When I'm choosing technologies at work, I try to consider their maturity, ongoing backwards compatibility, and future outlook. When it's my personal site, all bets are off. The goal is to have fun and try out shiny new tech.
And so, I've chosen to build this site with Remix. Yes, it's overkill. But it is fun.
The site's code is open sourced here
To me, the Remix paradigm feels like the next big step for React.
- Breakthrough way to create interactive user interfaces on the web
Create React App
- Provide common preset defaults, to avoid needing to set them up from scratch
- Filesystem routing, managed dependencies with easy upgrade path, server-side and static rendering options to make apps faster
- Use React to output static HTML with progressive enhancement, move back to web standards
The thing is, React can get noticeably slow once you get a decent amount of data
or components on the page. Pretty soon you're thinking about
useCallback, going nuts trying to track the flow of side effects through
dependency arrays. It's not fun, and although I enjoy the composability of
hooks, they make it difficult to reason about your app's renders. "Why did this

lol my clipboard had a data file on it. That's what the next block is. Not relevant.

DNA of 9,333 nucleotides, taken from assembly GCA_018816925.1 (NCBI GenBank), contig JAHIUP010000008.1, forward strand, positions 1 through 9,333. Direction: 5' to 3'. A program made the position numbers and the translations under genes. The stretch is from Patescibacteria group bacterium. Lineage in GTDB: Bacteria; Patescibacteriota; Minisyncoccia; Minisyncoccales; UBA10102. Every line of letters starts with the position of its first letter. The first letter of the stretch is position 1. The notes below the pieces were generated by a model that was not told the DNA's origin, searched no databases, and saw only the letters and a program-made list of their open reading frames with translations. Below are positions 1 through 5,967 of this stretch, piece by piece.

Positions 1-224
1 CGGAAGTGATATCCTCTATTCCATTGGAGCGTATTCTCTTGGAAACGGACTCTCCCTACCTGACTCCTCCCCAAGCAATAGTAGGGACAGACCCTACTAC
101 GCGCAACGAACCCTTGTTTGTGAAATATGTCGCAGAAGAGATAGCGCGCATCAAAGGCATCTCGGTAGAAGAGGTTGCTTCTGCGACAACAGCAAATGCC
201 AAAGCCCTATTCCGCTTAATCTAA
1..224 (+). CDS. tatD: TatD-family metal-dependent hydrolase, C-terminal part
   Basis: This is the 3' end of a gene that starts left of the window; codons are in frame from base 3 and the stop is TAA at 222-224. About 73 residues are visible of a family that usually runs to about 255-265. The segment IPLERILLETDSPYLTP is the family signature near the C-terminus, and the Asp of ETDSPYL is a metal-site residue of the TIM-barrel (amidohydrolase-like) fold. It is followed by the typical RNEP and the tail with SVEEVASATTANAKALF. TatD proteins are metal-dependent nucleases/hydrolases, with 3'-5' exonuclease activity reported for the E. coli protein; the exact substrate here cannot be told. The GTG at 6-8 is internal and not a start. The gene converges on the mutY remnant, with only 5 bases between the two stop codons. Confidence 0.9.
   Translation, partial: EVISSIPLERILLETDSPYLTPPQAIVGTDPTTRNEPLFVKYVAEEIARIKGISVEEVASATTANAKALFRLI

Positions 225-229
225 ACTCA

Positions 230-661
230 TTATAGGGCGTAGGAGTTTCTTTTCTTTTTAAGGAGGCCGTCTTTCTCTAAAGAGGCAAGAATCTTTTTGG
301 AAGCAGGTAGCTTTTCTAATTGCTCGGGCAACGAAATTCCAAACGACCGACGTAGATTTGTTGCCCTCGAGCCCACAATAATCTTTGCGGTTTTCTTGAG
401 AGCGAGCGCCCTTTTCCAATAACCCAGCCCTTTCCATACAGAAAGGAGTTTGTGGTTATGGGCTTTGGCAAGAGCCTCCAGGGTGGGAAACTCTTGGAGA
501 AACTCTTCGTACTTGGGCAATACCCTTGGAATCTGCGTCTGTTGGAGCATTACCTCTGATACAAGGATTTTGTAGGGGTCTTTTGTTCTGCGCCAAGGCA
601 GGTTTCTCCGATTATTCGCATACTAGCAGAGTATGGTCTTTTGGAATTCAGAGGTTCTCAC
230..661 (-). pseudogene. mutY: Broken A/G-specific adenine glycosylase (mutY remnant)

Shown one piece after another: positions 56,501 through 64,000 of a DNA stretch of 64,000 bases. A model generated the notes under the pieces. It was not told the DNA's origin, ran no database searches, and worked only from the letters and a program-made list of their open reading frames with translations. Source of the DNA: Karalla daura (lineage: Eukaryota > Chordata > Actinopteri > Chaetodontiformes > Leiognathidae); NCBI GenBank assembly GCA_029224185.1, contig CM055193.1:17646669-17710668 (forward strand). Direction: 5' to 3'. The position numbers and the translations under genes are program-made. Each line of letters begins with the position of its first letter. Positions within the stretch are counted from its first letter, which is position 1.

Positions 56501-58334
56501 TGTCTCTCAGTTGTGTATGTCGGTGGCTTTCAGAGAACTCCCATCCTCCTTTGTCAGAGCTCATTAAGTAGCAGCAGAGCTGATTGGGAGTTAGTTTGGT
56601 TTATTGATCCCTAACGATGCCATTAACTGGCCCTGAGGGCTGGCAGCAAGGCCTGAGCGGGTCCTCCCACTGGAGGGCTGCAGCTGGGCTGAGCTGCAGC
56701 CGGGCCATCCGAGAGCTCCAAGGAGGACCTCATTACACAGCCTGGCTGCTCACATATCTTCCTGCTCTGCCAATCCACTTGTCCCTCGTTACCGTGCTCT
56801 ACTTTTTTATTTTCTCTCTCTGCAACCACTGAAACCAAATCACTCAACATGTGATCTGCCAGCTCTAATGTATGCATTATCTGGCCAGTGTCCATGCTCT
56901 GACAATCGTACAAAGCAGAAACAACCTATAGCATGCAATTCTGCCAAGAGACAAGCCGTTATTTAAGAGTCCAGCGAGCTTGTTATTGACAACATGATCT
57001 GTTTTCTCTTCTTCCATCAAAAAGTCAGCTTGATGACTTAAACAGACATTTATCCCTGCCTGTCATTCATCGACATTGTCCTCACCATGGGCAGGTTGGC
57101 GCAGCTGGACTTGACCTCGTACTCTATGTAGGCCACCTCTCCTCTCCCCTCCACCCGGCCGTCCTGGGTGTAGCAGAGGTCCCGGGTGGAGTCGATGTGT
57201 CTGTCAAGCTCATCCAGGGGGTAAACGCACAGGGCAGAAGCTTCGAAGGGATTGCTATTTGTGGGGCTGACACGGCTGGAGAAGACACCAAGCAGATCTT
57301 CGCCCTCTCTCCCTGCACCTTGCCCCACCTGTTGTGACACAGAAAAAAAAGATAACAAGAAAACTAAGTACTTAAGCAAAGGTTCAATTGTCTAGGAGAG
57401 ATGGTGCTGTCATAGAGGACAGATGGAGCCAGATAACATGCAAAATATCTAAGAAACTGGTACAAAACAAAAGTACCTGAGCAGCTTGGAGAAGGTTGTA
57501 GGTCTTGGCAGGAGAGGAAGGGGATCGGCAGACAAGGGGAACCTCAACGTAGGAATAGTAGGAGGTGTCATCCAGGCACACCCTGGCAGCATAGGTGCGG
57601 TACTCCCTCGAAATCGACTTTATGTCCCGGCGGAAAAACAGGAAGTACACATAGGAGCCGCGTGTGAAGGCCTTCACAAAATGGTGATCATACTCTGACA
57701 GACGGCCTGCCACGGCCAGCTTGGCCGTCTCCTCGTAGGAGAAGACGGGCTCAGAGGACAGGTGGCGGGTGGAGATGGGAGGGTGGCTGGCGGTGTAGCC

render get triggered?"... "Why is this effect running 5x?"... 🤦♂️
We're hitting the limits of the virtual DOM. And downloading large JS bundles to the browser seems increasingly silly.
NextJS made server-side and static rendering easy to achieve. Automatic code splitting meant less JS got downloaded to the browser. Sites got faster - much faster. But between SSR, SSG, and ISR, it got bloated. Which one should you use? Where is the backend computation running - on a Node server somewhere? It still felt like we were playing defense against React's limitations.
Remix feels like a new way to think about things. It places more emphasis on HTML output than it does on React. Instead of being the goal, React is a means to an end. Server-side rendering isn't a choice; it's a given. Computation happens on the edge. If you want to cache a page, you learn the appropriate HTTP headers instead of the framework's abstraction. To me, although I really love NextJS, Remix is a cleaner conceptual model.
Funny enough, a day before Remix's conference, NextJS just announced it will be implementing many of the same features.
This feels like an endorsement of the Remix paradigm. It's likely that NextJS will end up implementing these features in a more polished way and with better backwards compatibility, but they'll be fighting against more baggage from the old paradigm than Remix will be.
Either way, these are two great open source projects and we all win.
ps. You know what I'd really like? Remix + Svelte.
So that's a long winded way of saying why I built this site with Remix. I used
TailwindCSS for styling and
Cloudflare for deployment. Cloudflare's GitHub
integration means a new version deploys to the edge worldwide on each
git push. At all levels of the stack, this was quite easy and fast. As engineers we
have it pretty good these days!
The repo is open sourced here if you'd like to take a look.